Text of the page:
DISCUSSION In this sample of community-dwelling men, we found that occupation was a significant predictor of cumulative lead exposure—as measured by lead in bone—above and beyond what is predicted by age, race, education, smoking, and alcohol consumption, previously described predictors in this cohort.10 Considering occupation in the prediction of cumulative lead exposure did not change the associations with other demographic predictors, except for education. The contribution of education level to predicting cumulative lead exposure was reduced, in some cases substantially, when occupation was included in models. This suggests that, although there is still an independent contribution of education to cumulative lead exposure, education is, to a large degree, acting as a surrogate for occupation in predicting cumulative lead exposure. On the contrary, the other demographic factors are not. Thus, specific occupations rather than cruder groupings (or none at all) should be taken into account when considering likelihood of past lead exposure. These data also suggest that bone lead measurements can capture past occupational lead exposure in community-based populations in which occupational lead monitoring programs may be rare. In our analysis, we found protective service workers to have consistently high bone lead concentrations across bone type and whether we considered multiple occupations or not. This is consistent with reports suggesting that firefighters and police officials are prone to have higher lead exposures.13,14 Construction and extractive craft workers also tended to have high bone lead measurements. This job category contains foreman, carpenter, electrician, plumber, and painters. Lead-based paint was commonly used in buildings constructed before 1978, and lead in plumbing solder was also frequently used. In addition to residential buildings, commercial buildings, along with structures such as bridges, also contain lead paint.15 Because of the large reservoir of lead in older construction, workers can be exposed through projects involving demolition, renovation, repair, or painting of new building,16 especially when lead particles are aerosolized—for example, from sanding.17 Installation, maintenance, and repair craft workers also had high bone lead measurements possibly related to similar exposure scenarios as for construction workers. A handful of previous studies have analyzed occupational determinants of lead levels in more general community populations, although few have utilized bone lead measurements. One study in India found that traffic police, bus drivers, and autoshop workers have higher blood lead levels than office workers. The author suggested that exposure to leaded gasoline played a major role in determining the blood lead levels.18 In a Swiss population, a study on environmental factors of blood lead levels found blood lead for blue-collar workers to be higher than nonindustrial employees, suggesting pathways of occupational exposure to lead.19 In a study in the Beirut area, men working in white-collar jobs including offices and retail shops had a mean (SD) blood lead level of 12.7 (3.7) μg/dL, which is statistically significantly lower than blue-collar workers who had a mean of 18.4 (9.8) μg/dL.20 Two previous studies in the Boston area have examined bone lead measurements and occupation. In the NAS, the simple dichotomy of occupation into “blue collar” or “white collar” found blue-collar workers to have higher bone lead levels than white-collar workers when adjusted for demographic variables.21 A study of a separate, predominantly minority community in the Boston area found the same relationship with blue-collar and white-collar occupations.22 Our current findings generally reflect this distinction, with blue-collar occupations tending to have higher bone lead concentrations than white-collar occupations, although we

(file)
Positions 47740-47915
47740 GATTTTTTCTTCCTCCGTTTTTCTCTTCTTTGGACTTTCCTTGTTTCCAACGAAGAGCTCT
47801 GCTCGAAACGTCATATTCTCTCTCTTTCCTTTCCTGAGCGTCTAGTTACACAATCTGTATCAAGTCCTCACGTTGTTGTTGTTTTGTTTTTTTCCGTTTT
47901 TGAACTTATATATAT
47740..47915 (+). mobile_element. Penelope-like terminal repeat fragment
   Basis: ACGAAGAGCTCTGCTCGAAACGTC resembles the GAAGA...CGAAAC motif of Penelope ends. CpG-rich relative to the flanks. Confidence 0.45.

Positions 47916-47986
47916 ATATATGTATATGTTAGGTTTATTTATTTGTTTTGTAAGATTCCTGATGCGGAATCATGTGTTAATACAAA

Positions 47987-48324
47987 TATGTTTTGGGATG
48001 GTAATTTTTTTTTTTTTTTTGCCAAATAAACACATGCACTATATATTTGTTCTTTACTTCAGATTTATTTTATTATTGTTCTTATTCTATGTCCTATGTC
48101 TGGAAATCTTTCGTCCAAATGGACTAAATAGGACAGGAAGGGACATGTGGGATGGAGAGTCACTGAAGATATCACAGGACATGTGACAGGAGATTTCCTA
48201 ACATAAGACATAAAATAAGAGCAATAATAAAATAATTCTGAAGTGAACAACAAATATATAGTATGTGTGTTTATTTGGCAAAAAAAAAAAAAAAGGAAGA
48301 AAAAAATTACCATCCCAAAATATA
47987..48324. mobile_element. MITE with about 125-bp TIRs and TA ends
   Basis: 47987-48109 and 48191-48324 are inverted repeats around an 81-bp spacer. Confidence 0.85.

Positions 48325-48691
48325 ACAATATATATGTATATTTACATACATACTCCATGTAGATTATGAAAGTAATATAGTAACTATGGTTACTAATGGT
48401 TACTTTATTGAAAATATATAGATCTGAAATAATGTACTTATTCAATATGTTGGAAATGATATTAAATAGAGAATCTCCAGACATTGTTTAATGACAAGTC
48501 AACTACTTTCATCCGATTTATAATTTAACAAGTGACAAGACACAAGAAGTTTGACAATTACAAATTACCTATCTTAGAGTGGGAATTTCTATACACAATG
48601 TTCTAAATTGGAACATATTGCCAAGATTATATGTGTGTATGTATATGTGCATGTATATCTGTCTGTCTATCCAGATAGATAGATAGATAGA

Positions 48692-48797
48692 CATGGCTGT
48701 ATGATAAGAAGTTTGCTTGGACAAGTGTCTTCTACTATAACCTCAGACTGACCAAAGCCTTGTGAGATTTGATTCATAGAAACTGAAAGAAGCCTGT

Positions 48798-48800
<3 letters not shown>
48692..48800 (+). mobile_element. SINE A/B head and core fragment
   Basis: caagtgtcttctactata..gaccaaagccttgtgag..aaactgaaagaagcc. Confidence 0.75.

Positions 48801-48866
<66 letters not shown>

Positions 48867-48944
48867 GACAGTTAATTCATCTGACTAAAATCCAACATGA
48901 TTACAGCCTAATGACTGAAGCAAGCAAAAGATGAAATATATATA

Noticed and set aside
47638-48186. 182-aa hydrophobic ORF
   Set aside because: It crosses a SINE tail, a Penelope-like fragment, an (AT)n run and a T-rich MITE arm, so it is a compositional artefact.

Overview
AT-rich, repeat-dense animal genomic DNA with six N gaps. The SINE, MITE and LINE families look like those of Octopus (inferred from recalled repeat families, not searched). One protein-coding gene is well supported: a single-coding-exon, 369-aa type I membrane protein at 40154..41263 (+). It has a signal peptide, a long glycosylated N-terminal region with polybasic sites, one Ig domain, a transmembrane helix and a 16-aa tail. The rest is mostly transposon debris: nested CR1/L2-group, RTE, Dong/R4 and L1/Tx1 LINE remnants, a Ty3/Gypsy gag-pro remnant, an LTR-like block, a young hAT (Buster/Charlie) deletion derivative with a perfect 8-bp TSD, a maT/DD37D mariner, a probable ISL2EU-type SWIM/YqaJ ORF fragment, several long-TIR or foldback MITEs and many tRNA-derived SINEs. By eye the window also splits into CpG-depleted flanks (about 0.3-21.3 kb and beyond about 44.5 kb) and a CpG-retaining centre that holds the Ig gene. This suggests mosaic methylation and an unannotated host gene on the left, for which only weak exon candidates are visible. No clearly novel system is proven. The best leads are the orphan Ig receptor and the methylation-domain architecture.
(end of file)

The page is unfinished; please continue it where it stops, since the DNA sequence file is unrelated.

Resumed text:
C 2014 American College of Occupational and Environmental Medicine